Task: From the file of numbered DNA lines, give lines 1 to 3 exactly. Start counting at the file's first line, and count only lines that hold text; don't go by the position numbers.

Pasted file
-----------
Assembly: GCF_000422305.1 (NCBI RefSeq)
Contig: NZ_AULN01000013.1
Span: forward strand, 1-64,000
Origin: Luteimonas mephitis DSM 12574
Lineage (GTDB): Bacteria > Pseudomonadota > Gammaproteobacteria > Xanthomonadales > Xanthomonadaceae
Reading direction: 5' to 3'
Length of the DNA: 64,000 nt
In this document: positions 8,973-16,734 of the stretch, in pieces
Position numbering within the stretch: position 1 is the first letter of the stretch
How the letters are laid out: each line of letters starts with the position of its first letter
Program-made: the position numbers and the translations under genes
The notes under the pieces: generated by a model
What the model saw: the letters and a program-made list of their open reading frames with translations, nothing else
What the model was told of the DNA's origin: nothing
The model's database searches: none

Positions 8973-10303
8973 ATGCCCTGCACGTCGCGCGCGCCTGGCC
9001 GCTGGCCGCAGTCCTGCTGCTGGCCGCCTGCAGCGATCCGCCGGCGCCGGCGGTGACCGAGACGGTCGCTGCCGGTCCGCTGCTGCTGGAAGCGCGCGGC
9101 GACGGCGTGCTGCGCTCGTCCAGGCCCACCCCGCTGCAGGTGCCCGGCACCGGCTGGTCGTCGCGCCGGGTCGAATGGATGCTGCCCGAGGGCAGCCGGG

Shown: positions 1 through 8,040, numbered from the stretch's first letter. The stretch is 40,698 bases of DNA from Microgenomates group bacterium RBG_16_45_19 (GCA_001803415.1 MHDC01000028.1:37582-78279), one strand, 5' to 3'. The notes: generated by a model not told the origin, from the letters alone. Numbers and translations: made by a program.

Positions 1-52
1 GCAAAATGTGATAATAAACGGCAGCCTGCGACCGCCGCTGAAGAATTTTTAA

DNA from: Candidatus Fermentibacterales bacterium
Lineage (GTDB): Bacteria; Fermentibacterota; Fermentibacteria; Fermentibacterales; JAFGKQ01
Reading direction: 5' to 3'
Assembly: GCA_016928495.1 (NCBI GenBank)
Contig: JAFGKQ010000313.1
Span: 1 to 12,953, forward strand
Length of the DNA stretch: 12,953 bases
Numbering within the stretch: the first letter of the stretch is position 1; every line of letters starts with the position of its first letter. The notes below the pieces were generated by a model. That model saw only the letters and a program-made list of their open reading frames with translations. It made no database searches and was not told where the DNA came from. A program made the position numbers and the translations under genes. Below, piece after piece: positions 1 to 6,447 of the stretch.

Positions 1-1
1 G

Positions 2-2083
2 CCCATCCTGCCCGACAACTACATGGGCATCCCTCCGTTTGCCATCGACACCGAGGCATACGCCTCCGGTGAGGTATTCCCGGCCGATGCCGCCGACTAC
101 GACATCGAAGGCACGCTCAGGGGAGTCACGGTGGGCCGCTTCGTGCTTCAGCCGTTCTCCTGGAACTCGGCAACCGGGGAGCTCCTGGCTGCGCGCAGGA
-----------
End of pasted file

Assembly: GCF_000422305.1 (NCBI RefSeq)
Contig: NZ_AULN01000013.1
Span: forward strand, 1-64,000